Kiersten lives in New Orleans, LA and graduated with her masters degree in Ecology and Evolutionary Biology from Tulane University in 2019.
She has conducted or assisted on research studies covering trees such as the bald cypress, swamp maple, and water tupelo, as well as important marsh grasses including Juncus, Spartina, and Phragmites.
Kiersten is a certified Louisiana Master Naturalist and regularly volunteers with local community gardens and nonprofits to help restore critical ecosystems along the Gulf Coast.
3.9 out of 5 (147 experiences)
About Rose Calathea
Many of the houseplants we used to know as Calatheas now belong to the genus Goeppertia (say that three times fast). These plants have delightfully patterned leaves that come in all sorts of colors and shapes! Commonly known as prayer plants, the leaves of some species fold up at night through a process called nyctinasty meaning night movement! 😴
Also known as
Jungle Velvet and Calathea roseopicta
How to care for Rose Calathea
Rose Calathea needs 0.5 cups of water every 9 when it doesn’t get direct sunlight and is potted in a 5" pot.
Use our water calculator to personalize watering recommendations to your environment or download Greg for more advanced recommendations for all of your plants.
Rose Calathea may have difficulty thriving, and will drop leaves 🍃, without ample sunlight.
Place it less than 3 feet from a south-facing window to maximize the potential for growth.
Select your region to see how the current weather in your area affects the placement of Rose Calathea in your home 🏡.
Most potting soils come with ample nutrients which plants use to produce new growth.
By the time your plant has depleted the nutrients in its soil it’s likely grown enough to need a larger pot anyway.
To replenish this plant's nutrients, repot your Rose Calathea after it doubles in size or once a year—whichever comes first.
What other plant parents say
A beautiful plant, but in true Calathea style, they’re drama queens. Make sure before you get one or whilst you are buying it that you have a space with enough humidity for them.
For my Rose Calathea, I have her set up with a pebble tray inside of a fishbowl. This focuses the humidity on to the plant.
They like to be damp, but not wet.
Make sure they’re not too close to the window. Mine is about 3ft away from a window with blinds, and that’s where she’s seemed happiest.
Finding a happy medium takes a little work, but once you have it, you’ll have a happy plant.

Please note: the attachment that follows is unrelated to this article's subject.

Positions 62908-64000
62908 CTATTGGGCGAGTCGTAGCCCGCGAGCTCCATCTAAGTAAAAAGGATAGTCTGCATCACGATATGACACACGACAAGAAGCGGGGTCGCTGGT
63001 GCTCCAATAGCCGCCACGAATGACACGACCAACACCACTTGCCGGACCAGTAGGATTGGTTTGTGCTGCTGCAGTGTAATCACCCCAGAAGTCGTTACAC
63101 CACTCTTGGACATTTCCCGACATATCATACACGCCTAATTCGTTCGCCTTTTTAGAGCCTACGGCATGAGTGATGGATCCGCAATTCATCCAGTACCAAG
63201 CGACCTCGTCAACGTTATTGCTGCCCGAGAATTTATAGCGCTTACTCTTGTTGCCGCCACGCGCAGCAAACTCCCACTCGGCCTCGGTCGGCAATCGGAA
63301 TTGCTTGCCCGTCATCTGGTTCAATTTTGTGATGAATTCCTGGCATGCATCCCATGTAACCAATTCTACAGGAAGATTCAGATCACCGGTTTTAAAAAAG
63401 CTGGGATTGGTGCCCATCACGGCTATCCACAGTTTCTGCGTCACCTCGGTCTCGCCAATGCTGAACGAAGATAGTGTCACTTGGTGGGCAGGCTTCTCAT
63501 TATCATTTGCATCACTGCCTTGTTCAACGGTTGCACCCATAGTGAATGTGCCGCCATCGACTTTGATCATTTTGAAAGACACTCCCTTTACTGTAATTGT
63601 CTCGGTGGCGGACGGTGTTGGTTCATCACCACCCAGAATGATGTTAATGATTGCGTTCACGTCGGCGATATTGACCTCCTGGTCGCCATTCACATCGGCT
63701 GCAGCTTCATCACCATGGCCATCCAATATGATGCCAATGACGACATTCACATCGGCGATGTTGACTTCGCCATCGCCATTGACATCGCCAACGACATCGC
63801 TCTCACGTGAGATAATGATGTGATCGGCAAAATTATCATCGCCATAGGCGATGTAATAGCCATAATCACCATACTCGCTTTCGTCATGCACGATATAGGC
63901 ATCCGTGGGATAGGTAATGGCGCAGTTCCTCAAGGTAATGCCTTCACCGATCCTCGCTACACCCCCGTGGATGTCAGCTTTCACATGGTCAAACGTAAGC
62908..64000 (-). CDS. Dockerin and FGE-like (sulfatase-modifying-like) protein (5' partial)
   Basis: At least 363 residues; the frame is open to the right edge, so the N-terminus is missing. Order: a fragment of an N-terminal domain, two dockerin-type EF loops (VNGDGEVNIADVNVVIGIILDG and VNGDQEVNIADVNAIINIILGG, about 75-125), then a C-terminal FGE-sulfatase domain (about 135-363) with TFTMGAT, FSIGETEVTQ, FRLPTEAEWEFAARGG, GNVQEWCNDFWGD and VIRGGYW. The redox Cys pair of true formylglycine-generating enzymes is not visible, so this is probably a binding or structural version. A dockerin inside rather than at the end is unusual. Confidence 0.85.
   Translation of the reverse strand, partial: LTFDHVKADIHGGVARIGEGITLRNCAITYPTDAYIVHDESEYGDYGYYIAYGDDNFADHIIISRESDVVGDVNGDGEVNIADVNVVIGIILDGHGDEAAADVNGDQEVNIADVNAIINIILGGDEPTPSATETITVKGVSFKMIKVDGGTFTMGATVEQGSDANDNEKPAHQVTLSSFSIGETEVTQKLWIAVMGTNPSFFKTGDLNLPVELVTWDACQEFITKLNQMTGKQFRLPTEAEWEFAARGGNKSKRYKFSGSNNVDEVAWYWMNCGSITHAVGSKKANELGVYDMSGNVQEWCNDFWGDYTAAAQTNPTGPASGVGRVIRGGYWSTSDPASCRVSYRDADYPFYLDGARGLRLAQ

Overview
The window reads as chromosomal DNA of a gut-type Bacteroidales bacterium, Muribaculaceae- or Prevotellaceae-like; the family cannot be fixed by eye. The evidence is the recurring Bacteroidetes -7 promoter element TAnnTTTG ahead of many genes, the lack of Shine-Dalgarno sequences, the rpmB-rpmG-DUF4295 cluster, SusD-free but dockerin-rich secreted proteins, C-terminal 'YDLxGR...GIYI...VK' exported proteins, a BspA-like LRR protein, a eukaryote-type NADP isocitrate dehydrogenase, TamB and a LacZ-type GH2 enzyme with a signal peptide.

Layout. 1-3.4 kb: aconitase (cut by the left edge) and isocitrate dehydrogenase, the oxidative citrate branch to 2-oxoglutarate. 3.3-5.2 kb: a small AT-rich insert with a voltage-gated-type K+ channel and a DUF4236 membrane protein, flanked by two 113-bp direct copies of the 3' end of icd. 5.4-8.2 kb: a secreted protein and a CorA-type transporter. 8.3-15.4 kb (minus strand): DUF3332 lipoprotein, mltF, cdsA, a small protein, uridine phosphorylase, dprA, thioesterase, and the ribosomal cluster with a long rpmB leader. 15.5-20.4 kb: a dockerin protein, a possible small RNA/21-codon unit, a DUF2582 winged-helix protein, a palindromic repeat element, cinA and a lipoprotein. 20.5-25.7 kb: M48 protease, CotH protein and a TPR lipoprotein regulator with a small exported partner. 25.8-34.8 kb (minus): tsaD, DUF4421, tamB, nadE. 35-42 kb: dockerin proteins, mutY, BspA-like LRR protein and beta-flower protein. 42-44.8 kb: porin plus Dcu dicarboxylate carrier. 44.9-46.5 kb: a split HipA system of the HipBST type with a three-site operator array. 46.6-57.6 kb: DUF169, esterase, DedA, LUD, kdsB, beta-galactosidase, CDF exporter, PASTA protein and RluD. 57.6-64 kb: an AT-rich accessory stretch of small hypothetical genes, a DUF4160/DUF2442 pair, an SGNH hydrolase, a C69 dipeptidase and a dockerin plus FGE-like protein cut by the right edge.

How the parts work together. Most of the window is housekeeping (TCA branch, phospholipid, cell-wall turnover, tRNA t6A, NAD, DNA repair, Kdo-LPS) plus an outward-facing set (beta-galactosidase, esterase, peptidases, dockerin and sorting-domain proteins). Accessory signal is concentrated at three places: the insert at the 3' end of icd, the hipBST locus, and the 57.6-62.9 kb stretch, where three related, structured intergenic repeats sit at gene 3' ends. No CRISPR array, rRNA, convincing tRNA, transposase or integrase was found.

Best of luck!! 🌱
So I’ve had a few crispy edges that I’ve trimmed down but otherwise, it hasn’t been as dramatic as I’ve read/heard. My humidity generally fluctuates between 40-60% but it seems happy as long as I keep it’s soil consistently moist but not wet. I love its leaves, it stands out among all the green. And its been putting out a new leafy almost weekly and growing fast!
I know that people have difficulties with Calathea, but Julio has been thriving and putting out new leaves since I got him in April 2021. I think the trick is to follow Greg’s watering advice, and put somewhere super bright. I have him about 10ft away from a west-facing window so he gets lots of bright indirect light throughout the day, and then about an hour of direct light when the sun is going down. He’s far enough away from the window that he doesn’t burn from the sun. I also kept him in the plastic pot I got him in so there’s plenty of drainage. He’s just living his best life!
Trending in your area
Bunny Ears Cactus
String of Hearts
Swiss Cheese Vine
Jelly Bean Plant
String of Bananas
Bird's Nest Fern
Gold Dust Croton
False Christmas Cactus
Similar to Rose Calathea
Prayer Plant 'Kim'
Calthea Red Mojo
Calathea Royal Standa…
Green Lipstick Calath…
Calathea Silver Star
Green Prayer Plant
crimson rose calathea
Calathea Surprise Star
Maranta Light Veins
Calathea 'Zebra Plant'
✨ Discover rare plants
Crassula 'Purple Drag…
Anthurium 'Fantasy Lo…
Electric Blue Gecko
Aglaonema 'Green Bowl'
Crassula 'Calico Kitt…
Maroon Pitcher Plant
Haworthia emelyae com…
This plant is popular in
Greg’s plant care information is derived from first-principles biology and physics and supported by peer-reviewed research, academic institutions, and industry experts. We are committed to providing the highest-quality plant care information available, so if you have any concerns about our content, feel free to reach out to our support.